visited at Heppner for about six
weeks last summer, being a guest
at the home of her girlhood friend,
Mrs. Henry Howell.
Heppner schools will be closed for
two days next week, Thursday and
Friday, while the teachers go to
Pendleton to attend the joint in
stitute of Umatilla and Morrow
counties. In fact this will be the
rule of all the public schools of the
two counties, as it is required by
law that the teachers have so many
hours of institute work each year.
Supt Burgess of the Heppner school
will have a prominent part on the
program at Pendleton next week.
Dr. A. D. McMurdo and W. W.
Smead, postmaster, returned the
first of the week from a week's hunt
In the mountains in company with
L. Van Marter and brother, J. Van
Marter, of Portland, and "Buck"
Bigbee, also of Portland. The lat
ter three gentlemen remained for
a more extended hunt Three bucks
had been bagged by the party when
he came In, according to Mr. Smead.
See Rodeo Specials in Star Thea
ter ad, back page.
The Misses Mary and Marjorie
Clark departed during the week for
Eugene where they again enter the
University, Miss Mary to finish her
senior year, majoring In music, and
Miss Marjorie to begin her second
year In the school of journalism.
They accompanied Frank Rlggs,
who was a guest for several days
at the home of Mr. and Mrs. M.
D. Clark in this city.
The members of the Women s club
of Heppner, recently organized for
literary work, are studying Oregon
history this month. They plan to
give a very interesting program in
the Legion hall on Saturday after
noon, November 3. Any woman In
terested, who Is not yet a member,
Is invited to call Mrs. George Thom
son for information or study mater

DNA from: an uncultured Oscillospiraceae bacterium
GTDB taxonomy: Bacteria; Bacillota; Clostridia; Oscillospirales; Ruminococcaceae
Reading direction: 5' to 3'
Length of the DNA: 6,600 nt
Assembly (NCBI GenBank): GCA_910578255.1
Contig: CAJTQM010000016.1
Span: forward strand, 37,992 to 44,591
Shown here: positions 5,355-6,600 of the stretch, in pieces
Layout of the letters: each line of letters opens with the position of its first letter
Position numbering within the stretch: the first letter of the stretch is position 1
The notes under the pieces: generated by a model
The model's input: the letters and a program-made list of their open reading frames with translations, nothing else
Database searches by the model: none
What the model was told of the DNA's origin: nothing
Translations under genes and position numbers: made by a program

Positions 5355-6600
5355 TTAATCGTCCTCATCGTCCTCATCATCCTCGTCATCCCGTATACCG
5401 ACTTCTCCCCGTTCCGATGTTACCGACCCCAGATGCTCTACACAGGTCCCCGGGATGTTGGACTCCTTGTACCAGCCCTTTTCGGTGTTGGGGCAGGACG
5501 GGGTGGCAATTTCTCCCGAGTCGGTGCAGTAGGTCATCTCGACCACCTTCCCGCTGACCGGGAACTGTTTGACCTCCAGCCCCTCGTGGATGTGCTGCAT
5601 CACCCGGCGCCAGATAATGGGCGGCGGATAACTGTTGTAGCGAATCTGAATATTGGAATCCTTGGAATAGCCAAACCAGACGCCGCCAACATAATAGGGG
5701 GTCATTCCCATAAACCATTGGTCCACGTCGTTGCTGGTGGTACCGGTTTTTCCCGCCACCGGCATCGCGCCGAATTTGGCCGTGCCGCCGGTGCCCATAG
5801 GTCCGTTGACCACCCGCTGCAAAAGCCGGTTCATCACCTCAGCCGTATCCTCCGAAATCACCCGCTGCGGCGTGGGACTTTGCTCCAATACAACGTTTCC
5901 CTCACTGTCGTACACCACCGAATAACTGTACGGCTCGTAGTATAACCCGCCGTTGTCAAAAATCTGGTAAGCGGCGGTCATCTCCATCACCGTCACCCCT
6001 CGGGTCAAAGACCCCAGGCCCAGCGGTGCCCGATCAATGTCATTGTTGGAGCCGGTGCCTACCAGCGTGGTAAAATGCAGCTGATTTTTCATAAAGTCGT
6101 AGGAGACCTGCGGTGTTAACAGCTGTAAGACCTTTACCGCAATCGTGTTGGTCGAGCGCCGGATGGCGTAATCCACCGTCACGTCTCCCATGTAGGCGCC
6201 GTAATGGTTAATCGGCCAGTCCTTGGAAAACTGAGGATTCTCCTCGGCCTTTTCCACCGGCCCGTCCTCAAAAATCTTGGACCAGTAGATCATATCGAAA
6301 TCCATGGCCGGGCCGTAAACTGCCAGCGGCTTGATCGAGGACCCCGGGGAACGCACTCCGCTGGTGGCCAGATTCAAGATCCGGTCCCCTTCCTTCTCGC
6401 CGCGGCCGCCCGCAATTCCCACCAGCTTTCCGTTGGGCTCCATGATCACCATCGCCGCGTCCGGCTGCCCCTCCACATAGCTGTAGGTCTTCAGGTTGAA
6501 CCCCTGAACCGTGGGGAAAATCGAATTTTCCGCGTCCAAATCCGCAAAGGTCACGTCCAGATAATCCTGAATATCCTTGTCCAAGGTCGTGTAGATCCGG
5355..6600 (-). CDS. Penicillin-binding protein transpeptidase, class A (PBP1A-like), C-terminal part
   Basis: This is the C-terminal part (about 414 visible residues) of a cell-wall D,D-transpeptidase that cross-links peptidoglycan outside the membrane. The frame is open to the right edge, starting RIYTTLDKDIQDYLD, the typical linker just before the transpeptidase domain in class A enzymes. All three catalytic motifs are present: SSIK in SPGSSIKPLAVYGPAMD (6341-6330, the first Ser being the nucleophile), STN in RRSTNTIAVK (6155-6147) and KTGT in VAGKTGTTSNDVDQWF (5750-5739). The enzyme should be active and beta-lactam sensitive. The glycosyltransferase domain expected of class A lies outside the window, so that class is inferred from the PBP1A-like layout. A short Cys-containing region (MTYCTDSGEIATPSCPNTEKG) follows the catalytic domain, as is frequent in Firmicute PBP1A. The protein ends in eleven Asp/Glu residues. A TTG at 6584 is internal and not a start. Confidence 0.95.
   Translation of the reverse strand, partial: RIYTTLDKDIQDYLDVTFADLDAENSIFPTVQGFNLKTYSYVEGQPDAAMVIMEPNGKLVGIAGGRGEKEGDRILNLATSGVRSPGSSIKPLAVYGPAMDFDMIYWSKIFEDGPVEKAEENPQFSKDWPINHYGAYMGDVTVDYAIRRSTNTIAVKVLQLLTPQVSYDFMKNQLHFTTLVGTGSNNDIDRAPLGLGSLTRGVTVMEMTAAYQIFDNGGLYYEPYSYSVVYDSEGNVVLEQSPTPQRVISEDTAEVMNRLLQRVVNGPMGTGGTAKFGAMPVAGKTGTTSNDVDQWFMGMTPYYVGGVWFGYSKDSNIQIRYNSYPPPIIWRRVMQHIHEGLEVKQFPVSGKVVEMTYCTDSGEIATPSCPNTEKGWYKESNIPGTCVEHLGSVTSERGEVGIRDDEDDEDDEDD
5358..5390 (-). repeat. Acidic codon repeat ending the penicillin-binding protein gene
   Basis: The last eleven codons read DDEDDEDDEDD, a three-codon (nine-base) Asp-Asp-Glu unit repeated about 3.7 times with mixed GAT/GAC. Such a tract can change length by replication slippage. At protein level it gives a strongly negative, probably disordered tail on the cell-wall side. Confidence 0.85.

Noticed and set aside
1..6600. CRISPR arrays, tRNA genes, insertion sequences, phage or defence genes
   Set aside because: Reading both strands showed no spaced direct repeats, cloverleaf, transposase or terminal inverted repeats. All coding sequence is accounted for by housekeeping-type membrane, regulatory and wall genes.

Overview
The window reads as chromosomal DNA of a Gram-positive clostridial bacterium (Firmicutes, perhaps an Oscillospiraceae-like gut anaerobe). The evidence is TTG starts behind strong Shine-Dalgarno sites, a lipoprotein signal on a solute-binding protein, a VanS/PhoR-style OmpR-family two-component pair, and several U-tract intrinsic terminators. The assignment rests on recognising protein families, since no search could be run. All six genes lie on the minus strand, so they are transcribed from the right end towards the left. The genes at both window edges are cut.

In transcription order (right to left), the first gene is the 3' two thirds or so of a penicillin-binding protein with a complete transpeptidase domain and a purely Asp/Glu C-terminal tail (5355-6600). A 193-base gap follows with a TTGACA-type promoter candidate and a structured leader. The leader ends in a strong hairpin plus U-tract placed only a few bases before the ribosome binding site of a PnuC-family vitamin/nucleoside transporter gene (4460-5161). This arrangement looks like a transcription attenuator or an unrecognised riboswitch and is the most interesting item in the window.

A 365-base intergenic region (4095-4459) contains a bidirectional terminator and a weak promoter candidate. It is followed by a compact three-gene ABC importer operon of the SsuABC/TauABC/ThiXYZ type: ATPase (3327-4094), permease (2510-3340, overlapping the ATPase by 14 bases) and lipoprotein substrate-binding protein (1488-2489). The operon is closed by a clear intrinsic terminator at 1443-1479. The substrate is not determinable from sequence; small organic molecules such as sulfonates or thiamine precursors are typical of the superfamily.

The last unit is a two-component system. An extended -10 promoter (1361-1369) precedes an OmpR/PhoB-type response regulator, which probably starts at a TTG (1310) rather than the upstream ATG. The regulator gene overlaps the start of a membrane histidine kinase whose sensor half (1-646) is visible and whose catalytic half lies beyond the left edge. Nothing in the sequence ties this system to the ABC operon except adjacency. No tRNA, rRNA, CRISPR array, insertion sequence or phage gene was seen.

ial. Mr. and Mrs. Grant Olden and
their daughter, Mrs. George Snyder
were Rhea creek folks In the city
for a few hours Wednesday. Mr,
and Mrs. Olden recently returned
from a very enjoyable trip over
McKenzle pass and through south
central Oregon.
M. L. Case was In Pendleton on
Saturday, where ne attended a
meeting of furniture dealers dur
ing the forenoon and then took In
the Round-Up In the afternoon. He
was accompanied by Mrs. Case and
the Misses Frances Ede and Har
riett Case.
Johnnie Cochran was a visitor
here yesterday from lone. He had
just returned from Yakima, Wash.,
where he spent a short time visit
ing with Mrs. Cochran, who Is at
the home of her daughter there. He
reports Mrs. Cochran slowly regain
ing her health.
By action of the Methodist con
ference just closed this week at
Hood River, Rev. F. R. Spauldlng
Is returned to the Heppner charge
for another year. This Is a matter
for congratulation on the part of
the Heppner church.
Miles Martin, extensive grain
raiser of the Lexington country, ac
companied by Mrs. Martin, was a
visitor here on Monday.
imit ikm imn mu Jum mi Jmu mn mc Juu mit mm
Entrants and Numbers In
the Rodeo Lists at Five
O'Clock Yesterday.
1 Tom Zahm.
2 Buck Rose.
3 Peggy Adams.
4 Genevieve Zahm.
5 Blaze Thomson.